Professional philosophers have written a whole lot about the movie The Matrix (The Wachowski Brothers, 1999), but have done their best to misunderstand the Matrix as a concept. The movie tells us that the question "What is the Matrix?" is the key question, but philosophers tend to assume the answer to that question is easy: it's a virtual reality computer program which allows us to believe we are living our everyday lives when we are really in a pod hooked up to a computer.
With this answer in hand, philosophers can then turn their essays to discussions of Hilary Putnam's "brain in a vat" scenarios, derived from Descartes's "Evil Demon" hypothesis, which in turn is a relative of Plato's "Allegory of the Cave". Then they write all about the epistemology of external world skepticism and about the metaphysics of substance dualism. But in all this they miss the true meaning of the Matrix, a mistake that involves what can only be described as a willful disregard of the things the film says about the Matrix.
The most blatant line philosophers disregard is when Morpheus says, "Unfortunately, no one can be told what the Matrix is. You have to see it for yourself." This line makes no sense if the Matrix is simply a virtual reality program. Why couldn't Neo be told this fact? And what would it mean to "see" a computer program for yourself? There is something more going on here.
Consider the other things Morpheus says about the Matrix:
- "The Matrix is everywhere. It is all around us. Even now, in this very room. You can see it when you look out your window or when you turn on your television. You can feel it when you go to work, when you go to church, when you pay your taxes. It is the world that has been pulled over your eyes to blind you from the truth. ... [Y]ou are a slave, Neo. Like everyone else you were born into bondage. Born into a prison that you cannot smell or taste or touch. A prison for your mind."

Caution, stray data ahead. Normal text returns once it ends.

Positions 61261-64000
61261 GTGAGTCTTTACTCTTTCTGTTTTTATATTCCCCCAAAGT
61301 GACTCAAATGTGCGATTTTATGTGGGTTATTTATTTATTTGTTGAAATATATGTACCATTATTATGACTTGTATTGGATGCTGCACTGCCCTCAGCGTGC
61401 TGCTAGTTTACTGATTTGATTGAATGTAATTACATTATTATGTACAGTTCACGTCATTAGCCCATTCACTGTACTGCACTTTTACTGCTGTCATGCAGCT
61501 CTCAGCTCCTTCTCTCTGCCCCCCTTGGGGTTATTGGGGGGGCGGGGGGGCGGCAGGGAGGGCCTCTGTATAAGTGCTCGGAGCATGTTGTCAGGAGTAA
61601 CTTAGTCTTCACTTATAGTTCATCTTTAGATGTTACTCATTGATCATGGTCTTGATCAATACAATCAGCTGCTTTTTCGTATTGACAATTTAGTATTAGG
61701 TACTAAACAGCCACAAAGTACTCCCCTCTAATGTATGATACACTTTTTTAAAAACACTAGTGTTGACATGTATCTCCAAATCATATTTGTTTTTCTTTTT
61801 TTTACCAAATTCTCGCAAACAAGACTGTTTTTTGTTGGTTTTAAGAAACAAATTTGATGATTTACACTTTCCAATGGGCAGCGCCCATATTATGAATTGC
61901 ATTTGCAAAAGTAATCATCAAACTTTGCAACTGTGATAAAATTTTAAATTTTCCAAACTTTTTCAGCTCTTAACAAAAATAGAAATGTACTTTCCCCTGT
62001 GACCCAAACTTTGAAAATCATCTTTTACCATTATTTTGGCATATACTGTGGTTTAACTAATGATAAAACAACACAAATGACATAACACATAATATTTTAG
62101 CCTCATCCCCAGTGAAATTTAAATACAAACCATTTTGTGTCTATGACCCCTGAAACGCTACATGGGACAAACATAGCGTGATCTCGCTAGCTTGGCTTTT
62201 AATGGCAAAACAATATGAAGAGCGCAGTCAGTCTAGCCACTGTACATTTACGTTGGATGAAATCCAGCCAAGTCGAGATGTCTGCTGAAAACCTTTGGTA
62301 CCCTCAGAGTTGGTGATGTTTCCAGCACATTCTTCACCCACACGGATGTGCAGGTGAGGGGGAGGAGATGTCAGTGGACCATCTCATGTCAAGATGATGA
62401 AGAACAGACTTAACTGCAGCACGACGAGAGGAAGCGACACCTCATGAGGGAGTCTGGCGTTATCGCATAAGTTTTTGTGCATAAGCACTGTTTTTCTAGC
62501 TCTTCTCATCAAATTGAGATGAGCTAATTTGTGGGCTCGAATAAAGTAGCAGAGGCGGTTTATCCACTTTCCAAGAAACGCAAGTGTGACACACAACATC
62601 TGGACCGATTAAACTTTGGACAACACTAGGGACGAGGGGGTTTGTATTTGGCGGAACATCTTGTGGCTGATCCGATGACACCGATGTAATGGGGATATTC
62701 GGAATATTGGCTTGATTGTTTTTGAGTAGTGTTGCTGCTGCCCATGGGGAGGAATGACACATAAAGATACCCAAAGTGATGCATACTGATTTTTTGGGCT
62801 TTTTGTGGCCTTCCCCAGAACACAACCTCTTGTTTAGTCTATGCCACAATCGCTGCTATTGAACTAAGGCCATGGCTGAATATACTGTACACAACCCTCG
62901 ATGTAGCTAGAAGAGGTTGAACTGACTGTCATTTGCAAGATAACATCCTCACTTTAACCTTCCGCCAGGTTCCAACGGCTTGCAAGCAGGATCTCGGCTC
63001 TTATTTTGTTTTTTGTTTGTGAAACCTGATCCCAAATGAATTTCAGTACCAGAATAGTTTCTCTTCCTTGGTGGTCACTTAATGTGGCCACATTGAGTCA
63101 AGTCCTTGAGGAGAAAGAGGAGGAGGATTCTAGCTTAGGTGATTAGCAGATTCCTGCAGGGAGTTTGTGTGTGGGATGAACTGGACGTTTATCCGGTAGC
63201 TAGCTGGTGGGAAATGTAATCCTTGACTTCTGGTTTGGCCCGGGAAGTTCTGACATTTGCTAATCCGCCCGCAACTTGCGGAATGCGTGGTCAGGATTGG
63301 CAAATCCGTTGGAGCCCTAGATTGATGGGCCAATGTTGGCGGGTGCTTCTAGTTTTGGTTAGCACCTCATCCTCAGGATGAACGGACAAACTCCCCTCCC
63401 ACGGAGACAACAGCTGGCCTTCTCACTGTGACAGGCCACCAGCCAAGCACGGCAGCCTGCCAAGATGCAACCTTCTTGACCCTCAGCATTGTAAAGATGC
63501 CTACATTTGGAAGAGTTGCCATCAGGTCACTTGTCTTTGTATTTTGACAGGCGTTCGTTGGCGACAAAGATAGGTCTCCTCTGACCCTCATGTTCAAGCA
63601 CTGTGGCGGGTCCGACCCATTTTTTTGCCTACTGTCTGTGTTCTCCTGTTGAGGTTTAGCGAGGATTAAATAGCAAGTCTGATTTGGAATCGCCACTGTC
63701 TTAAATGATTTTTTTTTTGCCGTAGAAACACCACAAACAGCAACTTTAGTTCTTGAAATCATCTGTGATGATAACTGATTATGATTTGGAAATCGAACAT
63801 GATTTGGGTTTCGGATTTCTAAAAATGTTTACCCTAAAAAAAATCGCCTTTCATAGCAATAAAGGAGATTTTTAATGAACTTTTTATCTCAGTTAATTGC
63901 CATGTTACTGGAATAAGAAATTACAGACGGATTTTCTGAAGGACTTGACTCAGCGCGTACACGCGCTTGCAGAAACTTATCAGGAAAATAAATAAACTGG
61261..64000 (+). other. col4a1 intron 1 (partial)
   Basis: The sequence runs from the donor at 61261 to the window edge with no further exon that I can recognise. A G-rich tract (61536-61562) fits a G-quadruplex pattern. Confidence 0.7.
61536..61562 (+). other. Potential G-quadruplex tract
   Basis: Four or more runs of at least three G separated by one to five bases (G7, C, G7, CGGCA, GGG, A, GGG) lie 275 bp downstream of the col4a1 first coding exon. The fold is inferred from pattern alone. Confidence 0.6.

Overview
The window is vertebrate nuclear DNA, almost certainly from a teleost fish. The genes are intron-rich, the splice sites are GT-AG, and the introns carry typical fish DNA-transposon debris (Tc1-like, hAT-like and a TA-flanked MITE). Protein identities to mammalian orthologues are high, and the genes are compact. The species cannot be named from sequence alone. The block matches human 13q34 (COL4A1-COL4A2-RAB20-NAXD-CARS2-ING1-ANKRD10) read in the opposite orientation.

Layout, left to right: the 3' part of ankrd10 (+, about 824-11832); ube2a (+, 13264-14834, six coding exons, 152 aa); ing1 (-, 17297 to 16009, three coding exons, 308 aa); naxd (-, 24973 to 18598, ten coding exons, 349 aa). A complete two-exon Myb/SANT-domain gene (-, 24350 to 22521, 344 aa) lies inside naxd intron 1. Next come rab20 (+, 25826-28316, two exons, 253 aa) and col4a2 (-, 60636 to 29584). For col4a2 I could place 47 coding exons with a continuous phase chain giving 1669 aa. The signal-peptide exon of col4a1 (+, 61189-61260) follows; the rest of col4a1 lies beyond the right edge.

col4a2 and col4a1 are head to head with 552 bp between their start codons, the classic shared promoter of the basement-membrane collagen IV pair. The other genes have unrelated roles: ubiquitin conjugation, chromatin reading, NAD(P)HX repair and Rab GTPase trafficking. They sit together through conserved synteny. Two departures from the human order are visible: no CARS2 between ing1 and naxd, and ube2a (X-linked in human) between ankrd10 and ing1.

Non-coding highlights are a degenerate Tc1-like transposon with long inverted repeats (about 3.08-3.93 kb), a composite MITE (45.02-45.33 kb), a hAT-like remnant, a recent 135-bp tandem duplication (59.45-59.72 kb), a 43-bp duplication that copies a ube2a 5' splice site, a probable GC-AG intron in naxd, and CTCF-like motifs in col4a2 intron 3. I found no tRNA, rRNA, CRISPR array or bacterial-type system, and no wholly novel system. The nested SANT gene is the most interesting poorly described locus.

- "I'm trying to free your mind, Neo. But I can only show you the door. You're the one that has to walk through it."
- "What is the Matrix? Control. The Matrix is a computer-generated dream world built to turn a human being into this [i.e., a battery]."
- "The Matrix is a system, Neo. That system is our enemy. When you're inside, you look around, what do you see? Businessmen, teachers, lawyers, carpenters. The very minds of people we're trying to save, but until we do, these people are still a part of that system and that makes them our enemy. You have to understand that most of these people are not ready to be unplugged. And many of them are so inured, so hopelessly dependent on the system that they will fight to protect it."